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Make sure you can keep enjoying your runs by preventing IT band issues. Photo: Handout

ExplainerIT band injury for runners – prevention and cure for knee pain caused by inflammation

  • An inflamed IT band issue can be debilitating for runners, and there are a few ways you can prevent or cure it to get back to your running ways
  • The IT band is a line of fibres that run from your hip, down the outside of your thigh, to the top of your shin

Knee pain can be frustrating for runners, house bound as they long to stride the roads and trails. Just as it feels better, and you head out again, lo and behold, your knee plays up again.

Knee pain for runners can be caused by numerous issues. One common problem is an inflamed Iliotibial (IT) band, which is the band of fibres than run from your hip to the top of your shin.

If it persists or is very painful, seek medical advice. In the meantime, here are some remedies.

IT band syndrome causes and symptoms

The IT band becomes inflamed for a number a reasons. The most common is over use. Too much running, or too much intense running, can cause it to inflame.

An inflamed IT band manifests itself as knee pain. Photo: Shutterstock

Another cause is a mismatch in muscle strengths. If one part of your body is much stronger than the other, it may end up compensating.

Poor running technique will cause issues too. As will old running shoes, or running in the wrong footwear.

Why you should care about your core for running

The symptoms of an inflamed IT band is knee pain, particularly on the outside of the knee. It can feel like something is pulling on your knee as you try and run. It can be especially painful when you go down hill or down steps.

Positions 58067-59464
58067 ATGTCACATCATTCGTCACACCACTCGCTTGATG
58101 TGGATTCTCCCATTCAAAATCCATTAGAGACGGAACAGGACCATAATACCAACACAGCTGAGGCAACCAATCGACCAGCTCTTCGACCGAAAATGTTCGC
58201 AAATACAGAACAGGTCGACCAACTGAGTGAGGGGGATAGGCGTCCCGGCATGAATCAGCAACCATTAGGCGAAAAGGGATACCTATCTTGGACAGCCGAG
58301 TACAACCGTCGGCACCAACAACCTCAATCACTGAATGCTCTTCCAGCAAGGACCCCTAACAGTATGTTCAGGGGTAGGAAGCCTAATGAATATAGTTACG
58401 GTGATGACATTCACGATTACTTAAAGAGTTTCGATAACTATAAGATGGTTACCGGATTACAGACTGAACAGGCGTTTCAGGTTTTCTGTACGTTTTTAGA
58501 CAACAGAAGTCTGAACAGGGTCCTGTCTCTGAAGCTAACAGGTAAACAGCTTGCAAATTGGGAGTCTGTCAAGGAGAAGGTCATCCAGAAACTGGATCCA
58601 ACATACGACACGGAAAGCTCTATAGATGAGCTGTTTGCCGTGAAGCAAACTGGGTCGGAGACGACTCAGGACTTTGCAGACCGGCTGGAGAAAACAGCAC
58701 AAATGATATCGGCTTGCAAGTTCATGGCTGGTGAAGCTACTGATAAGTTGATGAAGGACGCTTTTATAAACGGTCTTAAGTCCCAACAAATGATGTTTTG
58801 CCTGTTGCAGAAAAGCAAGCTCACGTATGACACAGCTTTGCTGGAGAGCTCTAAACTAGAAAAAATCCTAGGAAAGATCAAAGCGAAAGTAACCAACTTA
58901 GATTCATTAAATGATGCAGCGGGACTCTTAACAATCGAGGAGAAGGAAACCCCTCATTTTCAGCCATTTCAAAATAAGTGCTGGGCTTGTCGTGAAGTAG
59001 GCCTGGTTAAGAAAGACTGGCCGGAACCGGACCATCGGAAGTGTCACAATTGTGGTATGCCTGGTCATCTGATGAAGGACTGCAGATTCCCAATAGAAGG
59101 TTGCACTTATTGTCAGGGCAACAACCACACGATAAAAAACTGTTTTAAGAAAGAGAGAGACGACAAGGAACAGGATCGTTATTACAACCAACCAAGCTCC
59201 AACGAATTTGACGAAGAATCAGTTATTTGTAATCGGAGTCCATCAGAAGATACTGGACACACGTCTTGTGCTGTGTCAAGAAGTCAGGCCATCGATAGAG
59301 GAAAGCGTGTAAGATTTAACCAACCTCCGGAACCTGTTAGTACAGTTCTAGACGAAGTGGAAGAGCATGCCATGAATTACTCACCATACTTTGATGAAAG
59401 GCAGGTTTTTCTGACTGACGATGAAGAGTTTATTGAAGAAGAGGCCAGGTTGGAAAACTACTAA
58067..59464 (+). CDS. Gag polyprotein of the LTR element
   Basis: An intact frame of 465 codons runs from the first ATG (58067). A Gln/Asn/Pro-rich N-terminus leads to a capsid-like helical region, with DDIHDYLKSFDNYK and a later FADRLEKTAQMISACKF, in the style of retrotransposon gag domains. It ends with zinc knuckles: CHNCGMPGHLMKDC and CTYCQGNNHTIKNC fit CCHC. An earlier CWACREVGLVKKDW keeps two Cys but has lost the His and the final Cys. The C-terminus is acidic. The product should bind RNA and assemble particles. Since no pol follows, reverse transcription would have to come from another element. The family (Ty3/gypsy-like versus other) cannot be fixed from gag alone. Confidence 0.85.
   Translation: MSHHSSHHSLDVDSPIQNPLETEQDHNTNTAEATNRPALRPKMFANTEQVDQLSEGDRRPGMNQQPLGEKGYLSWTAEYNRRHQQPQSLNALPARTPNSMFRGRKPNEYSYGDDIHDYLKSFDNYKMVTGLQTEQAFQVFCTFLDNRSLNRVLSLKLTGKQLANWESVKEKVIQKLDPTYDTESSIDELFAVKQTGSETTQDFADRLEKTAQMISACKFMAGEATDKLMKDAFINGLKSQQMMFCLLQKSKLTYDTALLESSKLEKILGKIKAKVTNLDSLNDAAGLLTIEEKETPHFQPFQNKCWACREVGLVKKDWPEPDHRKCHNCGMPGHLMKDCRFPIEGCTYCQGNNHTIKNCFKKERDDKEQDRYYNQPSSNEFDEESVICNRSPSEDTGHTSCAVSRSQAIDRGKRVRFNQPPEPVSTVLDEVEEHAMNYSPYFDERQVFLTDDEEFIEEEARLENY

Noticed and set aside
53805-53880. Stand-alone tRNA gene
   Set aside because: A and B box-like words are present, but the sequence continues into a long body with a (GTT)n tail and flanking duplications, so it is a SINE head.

Sometimes there can be a clicking or popping sensation as you walk or run.


The first cure is rest. Do not run while it is still painful, and build your mileage and intensity back up slowly even when the pain subsides.

Ice the knee and outside of your leg to reduce the inflammation. You can also consider over the counter anti-inflammatory drugs.

Icing your knee or thigh can reduce swelling. Photo: Shutterstcok

You should self-massage your thigh. Also, foam rolling the outside of your leg will help.

Massage your hips with a ball by sitting on the ground, crossing the foot of the affected leg of the other knee and then placing the ball at the top of the buttocks until you find a tender spot.

Also, stretch, do yoga and other gentle dynamic stretches to release the tight muscle fibres.


Preventing the IT band issues from returning, or never happening the first place, involves tweaking your training.

A common mistake is doing too much, too soon. Build up your mileage and intensity slowly. You training runs should not be at 100 per cent all the time – include long slow runs. This will prevent injury, and also counter intuitively improve your running speed.

Cross training for runners – what are the benefits?

Warm up properly. Before you run, you should include some dynamic stretches and a slow run, before taking off at full tilt. Afterwards, do some static stretches to cool down.


Strength training is vital to prevent injuries. It will iron out any imbalances between limbs that lead to issues like IT bands, strengthen the muscles so they can deal with the stress of running, improve your posture and technique so you do not get injured when you tire and also improve your speed and endurance.

Try exercises like the single leg Romanian dead lift – stand on one leg, lean forward and raise the other leg behind you until your body and back leg are parallel to the ground then stand up straight again.

Or the Bulgarian split squat – put one foot on a chair or raised platform behind you. Bend the front leg, until you back knee almost touches the ground and drive up again.

Core training and mobility training will also prevent injuries like IT band inflammation.